Today we are interviewing Shane Yach, a game programmer and music composer from Minneapolis, Minnesota. He worked on a verity of projects and expanded into most parts of game development. He usually develops surreal explorable micro-terror video games with a thick moody atmosphere and minimalist design sensibilities. We would recommend checking his portfolio if you don’t quickly succumb to fears. Lots of his games focus on scary and supernatural events.
There are thousands of indie game developers out there and therefore it is easy to miss out on a lot of them. Indie Game Reporter makes a change. In Meet The Devs we interview a new game developer every Monday and Friday. With this series of articles, you can learn about interesting indie developers, creative new videogames, and stories on how developers worldwide try to entertain all sorts of indie gamers.
“…yet minimal those games are”
Which of your game developer achievements made you most proud of yourself?
“Right out of college, I was bumming around in the comfort of my new job, not really working on game development extensively. A couple of game jams popped up that spurred my motivation to try creating a PSX-style first-person exploration game. That game turned into No One is Here, made in the course of a month. It became a very simple cohesive game that I’m still very proud of. I got a stronger sense of how I like to design and create video games by making it.”
What kind of games and which well-known persons inspired you to become a developer?
“Stuff like Proteus and Diaries of a Spaceport Janitor really inspired me with how effective yet minimal those games are. Specifically, I’ve played Proteus a number of times through the years just because of how potent and cohesive the atmosphere and feel of that game is.
I was also greatly inspired by the Soulsborne games with how rich their worlds are and how enjoyable they are to explore. Halo 3’s Forge Mode also inspired me. This is a mode designed to allow players to customize, save, and share maps for custom games. That creates opportunities to tweak gameplay experiences. It inspired me. Not because of being able to create maps, but it let me use those tools to break out of the boundaries of maps and explore places I was not meant to explore. “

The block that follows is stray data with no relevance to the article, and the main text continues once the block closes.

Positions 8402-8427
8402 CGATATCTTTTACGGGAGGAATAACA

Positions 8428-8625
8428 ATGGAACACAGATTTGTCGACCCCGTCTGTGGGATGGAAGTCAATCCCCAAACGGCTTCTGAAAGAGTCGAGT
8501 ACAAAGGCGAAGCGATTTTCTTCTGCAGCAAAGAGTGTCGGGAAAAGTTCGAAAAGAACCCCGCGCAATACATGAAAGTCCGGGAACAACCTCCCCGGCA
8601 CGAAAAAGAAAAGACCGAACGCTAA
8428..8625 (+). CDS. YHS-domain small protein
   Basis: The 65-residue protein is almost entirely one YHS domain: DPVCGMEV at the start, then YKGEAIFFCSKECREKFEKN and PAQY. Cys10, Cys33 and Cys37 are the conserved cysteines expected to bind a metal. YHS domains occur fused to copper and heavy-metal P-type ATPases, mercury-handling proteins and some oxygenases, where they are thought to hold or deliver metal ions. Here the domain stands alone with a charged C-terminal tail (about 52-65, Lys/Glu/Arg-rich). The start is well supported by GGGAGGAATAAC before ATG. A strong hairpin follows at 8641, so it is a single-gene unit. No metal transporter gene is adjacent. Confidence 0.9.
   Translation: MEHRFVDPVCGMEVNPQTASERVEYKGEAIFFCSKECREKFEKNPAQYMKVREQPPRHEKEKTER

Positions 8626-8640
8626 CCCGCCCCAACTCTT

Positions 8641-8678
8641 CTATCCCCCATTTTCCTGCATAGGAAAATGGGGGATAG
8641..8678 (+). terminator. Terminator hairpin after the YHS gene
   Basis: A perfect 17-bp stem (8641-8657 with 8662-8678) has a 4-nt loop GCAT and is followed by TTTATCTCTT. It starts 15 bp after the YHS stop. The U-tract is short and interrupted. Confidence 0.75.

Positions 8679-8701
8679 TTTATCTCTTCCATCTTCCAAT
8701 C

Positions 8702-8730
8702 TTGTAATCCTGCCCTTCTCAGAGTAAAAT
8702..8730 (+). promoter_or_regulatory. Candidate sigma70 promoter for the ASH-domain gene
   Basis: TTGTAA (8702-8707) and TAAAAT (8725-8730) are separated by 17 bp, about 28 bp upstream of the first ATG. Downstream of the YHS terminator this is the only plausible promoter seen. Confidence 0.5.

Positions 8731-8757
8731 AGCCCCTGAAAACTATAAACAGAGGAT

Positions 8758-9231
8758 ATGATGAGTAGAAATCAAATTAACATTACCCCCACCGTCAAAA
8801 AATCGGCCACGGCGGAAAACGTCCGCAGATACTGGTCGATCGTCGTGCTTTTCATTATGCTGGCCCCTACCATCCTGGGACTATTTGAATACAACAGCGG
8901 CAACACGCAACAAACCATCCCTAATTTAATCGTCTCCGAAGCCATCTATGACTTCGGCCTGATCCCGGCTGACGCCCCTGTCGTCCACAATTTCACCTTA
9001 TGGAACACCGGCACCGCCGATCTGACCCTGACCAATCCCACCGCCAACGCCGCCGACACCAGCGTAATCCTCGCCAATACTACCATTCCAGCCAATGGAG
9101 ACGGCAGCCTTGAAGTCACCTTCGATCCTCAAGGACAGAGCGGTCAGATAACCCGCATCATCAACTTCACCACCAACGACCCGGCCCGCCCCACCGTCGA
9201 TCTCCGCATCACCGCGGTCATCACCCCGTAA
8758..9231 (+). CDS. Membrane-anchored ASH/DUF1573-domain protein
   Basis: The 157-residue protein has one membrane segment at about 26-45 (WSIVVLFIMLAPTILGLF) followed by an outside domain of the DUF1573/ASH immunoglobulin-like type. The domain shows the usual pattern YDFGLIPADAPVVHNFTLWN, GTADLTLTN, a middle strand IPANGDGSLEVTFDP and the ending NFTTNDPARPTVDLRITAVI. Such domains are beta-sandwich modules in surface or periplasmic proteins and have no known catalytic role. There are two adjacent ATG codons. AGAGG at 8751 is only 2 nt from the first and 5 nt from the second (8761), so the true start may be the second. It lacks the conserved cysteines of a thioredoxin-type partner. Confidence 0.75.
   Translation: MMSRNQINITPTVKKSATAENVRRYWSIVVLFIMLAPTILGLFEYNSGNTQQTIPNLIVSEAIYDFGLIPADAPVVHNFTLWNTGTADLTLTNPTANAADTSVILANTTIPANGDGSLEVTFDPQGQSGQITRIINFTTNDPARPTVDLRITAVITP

Finding time and motivation
What is the hardest part of being a indie game developer and how do you try to tackle that problem?
“The hardest part of being an indie developer is finding time and motivation to work on games. Already scrunched for time with a full-time job. It can be rewarding to keep me busy with game development in my free time and rewarding to put my ideas out into the world.
At the same time, I like hanging out with friends and playing video games and watching too many movies. It’s a balancing act between living my life and working towards my aspirations of a potential future doing game development with more regularity.
I don’t think there’s any right way to do this. It just depends on your goals. I’m still figuring out mine. Also, this isn’t to say game development isn’t part of ‘living my life’ in a lot of ways.”
Shane Yach is working on Approaches
What are you currently working on that needs to be seen by others?
“I’m currently working on Approaches, a short horror game about birdwatching and repairing a radio tower. I released it a month or so ago, but I’m very slowly making some updates to it. I made the mistake of putting out an untested Mac build that didn’t work, so I need to figure that out. In its current state, if you’re using Windows 8/10, I’d still recommend giving it a shot.
I focus on atmosphere and an enjoyable sense of exploration, so if that aligns with your interests, you can check out my work at http://tipsheda.itch.io. I try to use as little spoken and written language as possible in my games. This is to eliminate the need for translation and focus as much of the narrative on the visceral experience itself as possible. But maybe also to avoid the need for translation.”
Are there other Indie game developers that deserve a shout out?
“Certainly! Jessica Harvey and Lazzie Brown of Arbitrary Metric, Modus Interactive, Oleander Garden, Toni Markus, and Colorfiction were all huge inspirations to me. In addition, WardDheer (@Ward_Sil) has a very potent style. Colin Coin and Sam Machell of SandGardeners create very thoughtfully strange experiences and think pieces. Allan D. Parker is doing some really cool things with rendering low-rez models in realistic lighting, and Rubeki makes climbing games with rich world design and ambiance.”
If you want to read more about developers, you will find more articles in Meet The Devs. Every Monday and Friday we will publish a new article in this series. That way you can meet new developers!